This Is What Happens To Your Body When You Fall In Love
1. YOU GET ADDICTED: Falling in love activates areas in the brain that scientists have also found activated in the brains of cocaine addicts. Researchers have found that the dopaminergic subcortical system in the subjects’ brains lit up (which is the neurological region also activated in cocaine addicts) when people look at pictures of their loved ones. When this area and other areas of the brain start working, they “release euphoria-inducing chemicals” — hormones including dopamine, oxytocin, adrenaline, and vasopressin. Oxytocin is also known as “the love hormone” because it’s what causes that warm and fuzzy feeling, and vasopressin can cause “aggression and territorial behavior.” So that’s why falling in love feels so wonderful, and why you’ll lose it if someone tries to make moves on your switie. These chemicals are released throughout different points of attraction, and help bond you with your partner. Like drugs, the more time you spend with this person, the more addicted you become.
2. YOU GET SWEATY PALMS AND HEART RATE INCREASES: Before a big date, you might notice your heart rate tick up and your hands get sweatier. It’s not just a nervous tick that causes your anxiety to rise; it’s actually the stimulation of adrenaline and norepinephrine. There is increased blood flow to the brain’s pleasure center when you develop an attraction to someone new, and the adrenaline and NOREPINEPHRINE hormones are released into your body. Those two hormones contribute to the sweaty palms and heart-skipping-a-beat thing that you experience in those first magic moments. Adrenaline and norepinephrine also lead to feelings of “elation, craving, and focused attention.” This explains the one-track mind you often adopt at the beginning of a courtship.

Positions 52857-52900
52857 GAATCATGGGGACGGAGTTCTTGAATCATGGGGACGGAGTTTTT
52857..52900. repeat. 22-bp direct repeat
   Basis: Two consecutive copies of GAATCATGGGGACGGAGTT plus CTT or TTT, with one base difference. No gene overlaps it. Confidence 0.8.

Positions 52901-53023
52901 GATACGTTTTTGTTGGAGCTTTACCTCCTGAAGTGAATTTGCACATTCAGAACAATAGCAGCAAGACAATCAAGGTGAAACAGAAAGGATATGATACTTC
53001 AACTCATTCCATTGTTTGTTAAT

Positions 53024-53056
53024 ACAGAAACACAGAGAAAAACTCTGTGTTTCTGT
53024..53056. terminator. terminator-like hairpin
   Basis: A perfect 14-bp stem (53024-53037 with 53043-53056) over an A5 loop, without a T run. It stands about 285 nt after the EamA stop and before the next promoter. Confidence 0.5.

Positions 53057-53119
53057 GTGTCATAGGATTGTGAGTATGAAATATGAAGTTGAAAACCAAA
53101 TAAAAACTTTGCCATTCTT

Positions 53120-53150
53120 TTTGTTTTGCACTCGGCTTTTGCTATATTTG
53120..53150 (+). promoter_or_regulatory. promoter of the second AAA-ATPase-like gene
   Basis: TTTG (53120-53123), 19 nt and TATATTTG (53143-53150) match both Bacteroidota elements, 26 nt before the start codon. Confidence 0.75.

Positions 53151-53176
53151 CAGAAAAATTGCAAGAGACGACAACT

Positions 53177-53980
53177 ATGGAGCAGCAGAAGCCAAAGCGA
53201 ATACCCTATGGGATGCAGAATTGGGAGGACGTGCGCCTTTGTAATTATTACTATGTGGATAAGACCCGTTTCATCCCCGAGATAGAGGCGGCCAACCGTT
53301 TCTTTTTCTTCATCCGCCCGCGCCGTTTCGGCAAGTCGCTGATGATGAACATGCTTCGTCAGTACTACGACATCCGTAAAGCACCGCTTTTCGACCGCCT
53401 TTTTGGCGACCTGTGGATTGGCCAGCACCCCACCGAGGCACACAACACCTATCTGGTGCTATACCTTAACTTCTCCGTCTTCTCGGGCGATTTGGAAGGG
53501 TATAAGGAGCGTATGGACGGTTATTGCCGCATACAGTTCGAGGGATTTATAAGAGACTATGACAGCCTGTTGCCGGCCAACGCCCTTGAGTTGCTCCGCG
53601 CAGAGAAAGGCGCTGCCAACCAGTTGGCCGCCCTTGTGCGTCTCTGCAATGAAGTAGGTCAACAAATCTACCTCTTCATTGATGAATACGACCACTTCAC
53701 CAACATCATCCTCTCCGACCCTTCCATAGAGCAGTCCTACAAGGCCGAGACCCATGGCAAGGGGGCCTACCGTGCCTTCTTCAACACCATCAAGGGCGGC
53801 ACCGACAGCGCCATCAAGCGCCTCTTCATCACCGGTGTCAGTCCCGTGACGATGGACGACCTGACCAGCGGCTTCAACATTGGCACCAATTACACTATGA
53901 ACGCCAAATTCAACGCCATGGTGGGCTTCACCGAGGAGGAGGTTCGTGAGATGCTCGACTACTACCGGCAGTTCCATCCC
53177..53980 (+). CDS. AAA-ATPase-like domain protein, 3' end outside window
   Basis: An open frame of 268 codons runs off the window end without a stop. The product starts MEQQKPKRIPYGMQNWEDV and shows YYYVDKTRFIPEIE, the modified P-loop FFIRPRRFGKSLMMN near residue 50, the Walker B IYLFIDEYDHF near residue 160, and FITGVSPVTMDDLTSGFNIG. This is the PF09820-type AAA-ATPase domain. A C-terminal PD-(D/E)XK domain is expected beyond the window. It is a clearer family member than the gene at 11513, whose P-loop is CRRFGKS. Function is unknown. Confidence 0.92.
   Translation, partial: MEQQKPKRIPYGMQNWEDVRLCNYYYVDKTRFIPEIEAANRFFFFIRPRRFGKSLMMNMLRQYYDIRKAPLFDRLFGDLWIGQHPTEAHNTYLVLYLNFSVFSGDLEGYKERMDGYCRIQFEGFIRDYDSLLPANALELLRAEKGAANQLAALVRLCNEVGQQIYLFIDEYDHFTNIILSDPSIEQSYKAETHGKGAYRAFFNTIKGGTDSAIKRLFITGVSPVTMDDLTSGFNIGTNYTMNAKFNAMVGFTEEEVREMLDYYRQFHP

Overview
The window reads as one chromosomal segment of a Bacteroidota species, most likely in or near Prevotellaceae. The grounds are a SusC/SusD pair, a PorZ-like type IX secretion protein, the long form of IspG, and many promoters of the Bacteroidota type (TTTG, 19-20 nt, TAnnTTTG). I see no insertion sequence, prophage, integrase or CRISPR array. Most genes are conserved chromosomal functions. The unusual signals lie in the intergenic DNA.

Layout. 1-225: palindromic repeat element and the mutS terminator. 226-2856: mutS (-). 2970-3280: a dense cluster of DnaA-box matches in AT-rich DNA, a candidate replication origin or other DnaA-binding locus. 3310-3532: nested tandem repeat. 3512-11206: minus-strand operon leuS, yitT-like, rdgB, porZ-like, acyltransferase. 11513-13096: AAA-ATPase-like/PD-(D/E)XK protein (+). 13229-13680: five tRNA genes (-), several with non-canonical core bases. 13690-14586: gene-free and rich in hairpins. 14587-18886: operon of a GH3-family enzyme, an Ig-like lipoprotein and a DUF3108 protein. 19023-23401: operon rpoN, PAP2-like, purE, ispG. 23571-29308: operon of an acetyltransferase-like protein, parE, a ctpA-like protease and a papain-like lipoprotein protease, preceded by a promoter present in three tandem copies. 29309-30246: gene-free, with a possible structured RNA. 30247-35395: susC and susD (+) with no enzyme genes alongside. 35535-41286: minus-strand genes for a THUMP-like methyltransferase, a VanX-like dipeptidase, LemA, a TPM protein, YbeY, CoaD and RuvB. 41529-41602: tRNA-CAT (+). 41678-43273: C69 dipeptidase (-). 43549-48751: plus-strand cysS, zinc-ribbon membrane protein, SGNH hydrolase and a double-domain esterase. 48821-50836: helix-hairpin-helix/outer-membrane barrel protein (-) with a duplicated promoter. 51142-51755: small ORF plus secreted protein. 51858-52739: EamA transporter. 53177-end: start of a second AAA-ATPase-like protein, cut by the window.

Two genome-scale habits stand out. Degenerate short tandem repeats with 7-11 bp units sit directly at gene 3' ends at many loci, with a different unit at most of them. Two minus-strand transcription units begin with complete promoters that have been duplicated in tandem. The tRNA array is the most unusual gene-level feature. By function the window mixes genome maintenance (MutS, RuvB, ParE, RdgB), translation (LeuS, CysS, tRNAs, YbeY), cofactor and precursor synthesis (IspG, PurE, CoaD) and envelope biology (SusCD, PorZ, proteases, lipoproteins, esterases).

3. GET BUTTERFLIES IN YOUR STOMACH: The sensation that we call “butterflies in our stomach” is based in reality. Falling in love releases oxytocin, creating feelings of happiness, but it also releases cortisol, or “the stress hormone.” Romance is emotional, confusing, and stressful. When that stress hormone is released, it contracts the blood vessels around your gut which then leads to nausea. It’s normal to lose your appetite or feel uneasy when you’ve just started seeing someone new. That’s your body’s way of telling you that you really like that person. “Lovesickness may actually be the stress hormone cortisol contracting the blood vessels in your stomach, making you feel sick. The good news is that once you and your dream lover start kissing, some of that stress will be reduced! When you kiss your body releases feel good endorphins and dopamine.
4. YOU BECOME OBSESSED: People at the beginning of a new romance produce less serotonin in their brains. There are also diminished serotonin levels in the brains of those who have Obsessive Compulsive Disorder. Since both conditions (to different extents) also give rise to feelings of anxiety and obtrusive thinking, it is tempting to think of early love as a mild, temporary form of obsessive behavior.” However, your relationship alone shouldn’t cause you to feel anxious and obsessive forever, since serotonin and the aforementioned stress hormone return to previous levels after one year to a year and a half of dating.
5. CHANGE IN YOUR EYES: When you stare at the one you romantically desire, your pupils dilate. All of the excitement and nervousness leads to stimulation of the autonomic nervous system’s sympathetic branch causing pupils to grow in size.
NOW YOU KNOW..HAVE A GREAT DAY FILLED WITH LOVE.. MWAAAA